Facebook has made a major commitment to renewable energy, pledging to work with Greenpeace to source more clean energy to power its giant datacentres.
The social networking giant announced Thursday that it will work closely with Greenpeace to enhance the energy efficiency of its IT infrastructure, switch from coal to renewable energy where possible, and promote clean energy to its millions of users.
The agreement represents a major victory for the green NGO, which has run a high profile two-year campaign dubbed Unfriend Coal designed to encourage Facebook to reduce its reliance on the coal-fired power stations it often uses to run its giant server farms.
Greenpeace said that as a result of the new agreement the campaign, which had secured support from 700,000 online activists, will end today.
"Greenpeace and Facebook will now work together to encourage major energy producers to move away from coal and instead invest in renewable energy," said Tzeporah Berman, co-director of Greenpeace's International Climate and Energy Program.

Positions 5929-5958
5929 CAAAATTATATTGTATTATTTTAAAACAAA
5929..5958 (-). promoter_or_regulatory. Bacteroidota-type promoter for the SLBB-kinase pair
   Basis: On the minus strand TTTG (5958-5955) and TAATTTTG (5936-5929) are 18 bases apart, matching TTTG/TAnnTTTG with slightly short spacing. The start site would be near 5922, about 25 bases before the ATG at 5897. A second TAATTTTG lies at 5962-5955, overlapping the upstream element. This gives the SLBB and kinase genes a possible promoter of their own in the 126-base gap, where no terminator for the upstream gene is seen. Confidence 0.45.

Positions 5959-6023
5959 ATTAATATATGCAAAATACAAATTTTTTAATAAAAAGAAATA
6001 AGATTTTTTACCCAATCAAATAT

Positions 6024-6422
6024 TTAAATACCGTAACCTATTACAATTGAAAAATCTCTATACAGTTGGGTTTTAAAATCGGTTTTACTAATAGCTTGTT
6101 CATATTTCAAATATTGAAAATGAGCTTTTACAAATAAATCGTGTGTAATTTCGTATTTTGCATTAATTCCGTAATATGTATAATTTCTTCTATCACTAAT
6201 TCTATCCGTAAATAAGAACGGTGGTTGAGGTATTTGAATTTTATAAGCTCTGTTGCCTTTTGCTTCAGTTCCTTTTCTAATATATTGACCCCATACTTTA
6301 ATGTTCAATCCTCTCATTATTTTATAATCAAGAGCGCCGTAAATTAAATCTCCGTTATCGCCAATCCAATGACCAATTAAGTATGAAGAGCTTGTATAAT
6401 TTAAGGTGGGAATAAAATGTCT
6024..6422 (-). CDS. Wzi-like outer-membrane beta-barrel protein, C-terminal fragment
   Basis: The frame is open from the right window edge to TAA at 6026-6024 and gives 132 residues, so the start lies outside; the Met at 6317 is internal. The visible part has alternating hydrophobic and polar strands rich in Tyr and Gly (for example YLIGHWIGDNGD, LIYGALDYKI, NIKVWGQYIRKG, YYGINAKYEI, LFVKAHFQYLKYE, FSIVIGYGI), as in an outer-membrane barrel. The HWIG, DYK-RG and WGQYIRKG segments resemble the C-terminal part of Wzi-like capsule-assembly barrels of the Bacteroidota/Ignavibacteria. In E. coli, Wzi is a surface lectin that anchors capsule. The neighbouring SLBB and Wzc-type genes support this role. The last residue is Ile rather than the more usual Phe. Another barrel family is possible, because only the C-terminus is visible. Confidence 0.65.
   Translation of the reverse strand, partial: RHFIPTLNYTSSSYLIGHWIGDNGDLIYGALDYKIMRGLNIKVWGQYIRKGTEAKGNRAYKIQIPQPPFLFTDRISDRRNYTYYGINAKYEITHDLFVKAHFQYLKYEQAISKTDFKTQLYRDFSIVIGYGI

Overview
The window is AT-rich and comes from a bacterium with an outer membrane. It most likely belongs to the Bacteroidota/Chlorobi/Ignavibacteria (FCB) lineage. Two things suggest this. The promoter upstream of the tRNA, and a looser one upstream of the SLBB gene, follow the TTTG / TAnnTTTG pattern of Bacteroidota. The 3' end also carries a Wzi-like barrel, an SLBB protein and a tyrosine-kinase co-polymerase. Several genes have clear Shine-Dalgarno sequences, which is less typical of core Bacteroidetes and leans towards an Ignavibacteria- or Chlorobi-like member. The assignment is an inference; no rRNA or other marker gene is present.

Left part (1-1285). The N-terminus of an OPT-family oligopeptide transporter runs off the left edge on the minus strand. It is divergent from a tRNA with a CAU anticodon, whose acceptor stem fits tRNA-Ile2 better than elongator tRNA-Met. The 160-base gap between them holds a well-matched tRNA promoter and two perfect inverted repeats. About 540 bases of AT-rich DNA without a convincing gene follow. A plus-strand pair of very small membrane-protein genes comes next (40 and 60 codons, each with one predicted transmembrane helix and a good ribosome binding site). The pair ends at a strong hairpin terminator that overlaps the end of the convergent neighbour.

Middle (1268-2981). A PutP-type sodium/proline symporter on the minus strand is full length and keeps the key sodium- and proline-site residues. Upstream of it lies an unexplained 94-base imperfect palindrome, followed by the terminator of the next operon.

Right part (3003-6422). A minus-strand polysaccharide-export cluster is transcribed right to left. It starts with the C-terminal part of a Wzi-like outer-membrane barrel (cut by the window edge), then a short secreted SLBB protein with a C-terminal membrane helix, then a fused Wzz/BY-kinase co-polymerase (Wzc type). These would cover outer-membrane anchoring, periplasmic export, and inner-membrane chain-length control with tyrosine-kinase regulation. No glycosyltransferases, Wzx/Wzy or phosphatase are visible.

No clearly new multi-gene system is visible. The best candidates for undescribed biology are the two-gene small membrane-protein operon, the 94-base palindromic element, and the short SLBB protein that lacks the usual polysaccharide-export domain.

"This shift to clean, safe energy choices will help fight global warming and ensure a stronger economy and healthier communities."
Under the new partnership Facebook has committed to adopt a siting policy for new datacentres that gives preference to locations that can provide low carbon energy. It will also "engage in a dialogue" with energy suppliers to encourage them to increase the level of clean energy they provide to the company's datacentres.
The social giant also pledged to step up research into clean energy and energy efficient IT infrastructure, which it will then share with the industry through the Open Compute Project.
In return, Greenpeace said it would support Facebook's efforts to curb its greenhouse emissions, help promote the Open Compute Project, and work with the company to develop campaigns to encourage Facebook users to engage with clean energy.
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